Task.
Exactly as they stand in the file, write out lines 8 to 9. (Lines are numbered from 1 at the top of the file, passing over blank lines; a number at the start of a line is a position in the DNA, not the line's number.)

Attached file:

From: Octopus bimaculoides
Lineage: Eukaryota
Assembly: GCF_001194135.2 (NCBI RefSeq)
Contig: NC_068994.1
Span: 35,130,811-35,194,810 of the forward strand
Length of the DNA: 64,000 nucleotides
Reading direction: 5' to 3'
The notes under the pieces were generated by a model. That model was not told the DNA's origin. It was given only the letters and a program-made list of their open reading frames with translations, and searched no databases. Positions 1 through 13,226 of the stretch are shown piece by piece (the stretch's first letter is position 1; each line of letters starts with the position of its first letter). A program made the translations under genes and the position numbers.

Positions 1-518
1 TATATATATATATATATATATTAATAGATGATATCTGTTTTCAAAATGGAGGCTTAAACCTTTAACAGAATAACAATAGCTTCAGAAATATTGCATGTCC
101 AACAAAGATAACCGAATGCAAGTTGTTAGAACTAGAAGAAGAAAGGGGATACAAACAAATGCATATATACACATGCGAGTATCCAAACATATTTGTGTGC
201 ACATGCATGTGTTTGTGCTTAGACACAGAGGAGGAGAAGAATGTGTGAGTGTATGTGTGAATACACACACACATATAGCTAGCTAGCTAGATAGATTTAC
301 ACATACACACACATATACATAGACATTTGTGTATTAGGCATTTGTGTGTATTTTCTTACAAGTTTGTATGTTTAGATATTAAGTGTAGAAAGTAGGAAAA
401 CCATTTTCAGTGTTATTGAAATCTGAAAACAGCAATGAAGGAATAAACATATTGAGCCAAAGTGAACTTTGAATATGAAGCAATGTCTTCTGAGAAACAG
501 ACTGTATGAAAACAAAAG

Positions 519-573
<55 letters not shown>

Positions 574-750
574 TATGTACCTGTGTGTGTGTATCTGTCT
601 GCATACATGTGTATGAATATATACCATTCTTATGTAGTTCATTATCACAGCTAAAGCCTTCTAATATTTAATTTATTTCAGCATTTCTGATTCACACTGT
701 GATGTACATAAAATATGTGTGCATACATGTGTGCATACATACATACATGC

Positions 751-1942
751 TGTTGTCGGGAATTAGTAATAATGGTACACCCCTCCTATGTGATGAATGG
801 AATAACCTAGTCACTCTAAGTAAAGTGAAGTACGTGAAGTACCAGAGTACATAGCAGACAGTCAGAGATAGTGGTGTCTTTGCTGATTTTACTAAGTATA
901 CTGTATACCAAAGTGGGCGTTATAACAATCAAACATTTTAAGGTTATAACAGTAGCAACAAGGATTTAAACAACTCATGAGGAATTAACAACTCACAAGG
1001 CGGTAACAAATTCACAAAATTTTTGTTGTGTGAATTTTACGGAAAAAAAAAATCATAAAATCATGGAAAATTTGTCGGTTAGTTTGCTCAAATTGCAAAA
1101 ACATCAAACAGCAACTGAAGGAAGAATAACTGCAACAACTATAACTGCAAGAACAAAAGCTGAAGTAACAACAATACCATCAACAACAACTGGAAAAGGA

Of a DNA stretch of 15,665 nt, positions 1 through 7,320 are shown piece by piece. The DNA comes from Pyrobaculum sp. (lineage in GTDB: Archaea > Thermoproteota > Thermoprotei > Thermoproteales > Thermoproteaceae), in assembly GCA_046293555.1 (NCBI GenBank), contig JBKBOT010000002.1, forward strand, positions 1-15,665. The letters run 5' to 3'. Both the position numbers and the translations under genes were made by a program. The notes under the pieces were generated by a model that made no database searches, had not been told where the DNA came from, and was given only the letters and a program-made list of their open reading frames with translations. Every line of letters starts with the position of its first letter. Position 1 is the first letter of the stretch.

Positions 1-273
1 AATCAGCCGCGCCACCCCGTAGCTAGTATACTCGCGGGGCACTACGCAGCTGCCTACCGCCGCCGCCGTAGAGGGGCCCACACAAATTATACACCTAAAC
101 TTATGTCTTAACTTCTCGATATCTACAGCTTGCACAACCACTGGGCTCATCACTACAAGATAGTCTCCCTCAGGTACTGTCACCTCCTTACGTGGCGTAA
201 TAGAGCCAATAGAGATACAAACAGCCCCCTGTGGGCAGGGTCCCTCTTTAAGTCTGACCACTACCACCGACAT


The notes under the pieces were generated by a model. That model was not told the DNA's origin. It was given only the letters and a program-made list of their open reading frames with translations, and searched no databases. Positions 1 through 13,226 of the stretch are shown piece by piece (the stretch's first letter is position 1; each line of letters starts with the position of its first letter). A program made the translations under genes and the position numbers.

Positions 1-518